Be sure to investigate the details of your company’s education assistance program. You may need to stay at the company for a given period of time after you complete your degree, or the reimbursement percentage may depend on your final grade. Not all plans are the same, so take time to meet with your Human Resources Department for the details. If you work for a smaller company that doesn’t offer tuition assistance, don’t give up too easily. You could present your boss with the benefits that a specific course of study could bring, and how it would help you add value to the company. You’ll never know until you ask, and even if it’s a no, it’ll show your desire to improve your position and further your career.
Apply for a scholarship
Yes, graduate programs offer scholarships and fellowships, but they’re typically based on merit. Check with the school’s Financial Aid office, as well as the Graduate Admissions department. They’ll be aware of any aid awarded through the different academic departments. Search for trade and professional associations in your field that may also be looking to financially support graduate student education. And, of course, check out the many online scholarship databases, like GoGrad, Scholly, FastWeb, and ScholarshipAmerica.
You may be busy balancing work, researching schools and programs, and figuring out how you’re going to afford your continuing education, but start your scholarship search as early as possible. You stand your highest chance of scoring some cash when the scholarship pot is full.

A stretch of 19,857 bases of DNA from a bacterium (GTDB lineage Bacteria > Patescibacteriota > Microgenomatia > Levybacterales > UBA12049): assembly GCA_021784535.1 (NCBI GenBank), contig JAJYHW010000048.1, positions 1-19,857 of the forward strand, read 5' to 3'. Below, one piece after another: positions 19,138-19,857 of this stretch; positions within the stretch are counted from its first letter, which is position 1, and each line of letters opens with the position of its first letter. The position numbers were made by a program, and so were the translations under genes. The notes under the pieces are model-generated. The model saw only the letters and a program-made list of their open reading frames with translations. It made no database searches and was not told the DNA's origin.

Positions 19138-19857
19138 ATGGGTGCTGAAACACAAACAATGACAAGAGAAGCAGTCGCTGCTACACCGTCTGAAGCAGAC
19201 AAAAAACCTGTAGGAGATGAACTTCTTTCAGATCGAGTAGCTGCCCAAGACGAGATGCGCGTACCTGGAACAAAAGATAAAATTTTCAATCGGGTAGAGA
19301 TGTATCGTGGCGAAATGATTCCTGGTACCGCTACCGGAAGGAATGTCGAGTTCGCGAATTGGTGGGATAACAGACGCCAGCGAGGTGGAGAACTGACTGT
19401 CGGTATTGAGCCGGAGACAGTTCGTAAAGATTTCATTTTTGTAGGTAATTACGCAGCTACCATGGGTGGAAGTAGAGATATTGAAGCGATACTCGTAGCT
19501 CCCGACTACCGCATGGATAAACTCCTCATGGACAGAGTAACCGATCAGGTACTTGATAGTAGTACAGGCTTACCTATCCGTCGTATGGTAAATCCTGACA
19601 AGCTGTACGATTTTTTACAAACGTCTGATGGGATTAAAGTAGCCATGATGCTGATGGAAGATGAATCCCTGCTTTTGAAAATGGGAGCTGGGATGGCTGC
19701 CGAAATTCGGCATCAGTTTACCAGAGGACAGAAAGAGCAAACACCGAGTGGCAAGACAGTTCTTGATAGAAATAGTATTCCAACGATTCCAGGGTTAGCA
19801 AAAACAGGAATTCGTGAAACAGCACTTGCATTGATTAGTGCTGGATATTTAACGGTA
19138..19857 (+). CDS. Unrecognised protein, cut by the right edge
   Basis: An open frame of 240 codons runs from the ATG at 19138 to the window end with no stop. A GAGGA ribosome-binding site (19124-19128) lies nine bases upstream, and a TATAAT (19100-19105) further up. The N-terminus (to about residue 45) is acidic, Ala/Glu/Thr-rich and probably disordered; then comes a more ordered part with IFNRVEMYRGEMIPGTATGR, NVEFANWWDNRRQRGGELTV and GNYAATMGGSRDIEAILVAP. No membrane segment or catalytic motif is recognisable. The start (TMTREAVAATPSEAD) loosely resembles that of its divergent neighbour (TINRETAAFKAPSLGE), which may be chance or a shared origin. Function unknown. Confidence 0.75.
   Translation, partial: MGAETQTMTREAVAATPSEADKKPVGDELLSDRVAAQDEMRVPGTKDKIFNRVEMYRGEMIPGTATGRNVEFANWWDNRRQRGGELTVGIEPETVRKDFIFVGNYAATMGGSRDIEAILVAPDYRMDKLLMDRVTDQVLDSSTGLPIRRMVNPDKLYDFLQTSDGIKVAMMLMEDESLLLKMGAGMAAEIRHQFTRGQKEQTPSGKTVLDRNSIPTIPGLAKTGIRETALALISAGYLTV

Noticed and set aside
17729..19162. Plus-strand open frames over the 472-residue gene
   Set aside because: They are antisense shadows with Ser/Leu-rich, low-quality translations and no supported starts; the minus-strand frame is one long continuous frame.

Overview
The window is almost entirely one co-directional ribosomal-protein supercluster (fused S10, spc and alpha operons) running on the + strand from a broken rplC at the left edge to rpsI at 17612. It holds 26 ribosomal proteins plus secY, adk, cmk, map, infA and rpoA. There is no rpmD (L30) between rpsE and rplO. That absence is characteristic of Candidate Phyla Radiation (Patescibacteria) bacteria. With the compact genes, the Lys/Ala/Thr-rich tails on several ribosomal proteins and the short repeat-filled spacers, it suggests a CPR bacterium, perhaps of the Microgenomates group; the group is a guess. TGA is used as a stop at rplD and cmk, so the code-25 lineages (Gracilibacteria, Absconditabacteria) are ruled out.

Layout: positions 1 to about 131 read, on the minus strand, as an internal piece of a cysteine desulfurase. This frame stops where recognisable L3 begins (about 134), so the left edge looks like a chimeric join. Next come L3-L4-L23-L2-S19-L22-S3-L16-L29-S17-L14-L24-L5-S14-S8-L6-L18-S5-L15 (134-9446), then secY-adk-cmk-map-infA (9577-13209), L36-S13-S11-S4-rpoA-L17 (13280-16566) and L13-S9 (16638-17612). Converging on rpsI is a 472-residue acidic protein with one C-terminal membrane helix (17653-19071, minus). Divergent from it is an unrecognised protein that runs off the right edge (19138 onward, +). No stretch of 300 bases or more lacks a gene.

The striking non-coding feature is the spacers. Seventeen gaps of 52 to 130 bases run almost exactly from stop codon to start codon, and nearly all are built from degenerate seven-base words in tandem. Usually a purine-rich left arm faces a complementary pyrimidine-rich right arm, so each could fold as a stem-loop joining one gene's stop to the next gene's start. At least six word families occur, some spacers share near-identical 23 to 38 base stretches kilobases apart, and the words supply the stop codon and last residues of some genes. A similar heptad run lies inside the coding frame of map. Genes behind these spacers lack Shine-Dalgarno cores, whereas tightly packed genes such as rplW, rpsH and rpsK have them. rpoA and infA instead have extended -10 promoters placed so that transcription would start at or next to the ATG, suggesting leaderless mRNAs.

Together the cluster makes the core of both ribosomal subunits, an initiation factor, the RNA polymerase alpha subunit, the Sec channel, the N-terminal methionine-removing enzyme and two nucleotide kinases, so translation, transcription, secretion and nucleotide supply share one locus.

Apply for an assistantship
Work-study programs are more common than you’d think, especially in grad school. Assistantships usually pay a portion of the tuition cost and a small stipend as compensation for your research or classroom instruction time. These positions, generally considered training and not necessarily employment, usually require an average of 20 hours per week. They’re granted by the different academic department so, if you’re seriously considering an assistantship, seeking out faculty members or department heads in your program of interest is the smartest strategy. And, again, the earlier, the better.
If you must borrow, be smart
More than 75 percent of all grad students wind up taking out some type of education loan. Your first choice should be a federal loan, so fill out the FAFSA, Free Application for Federal Student Aid. It’s required for access to any federal student aid.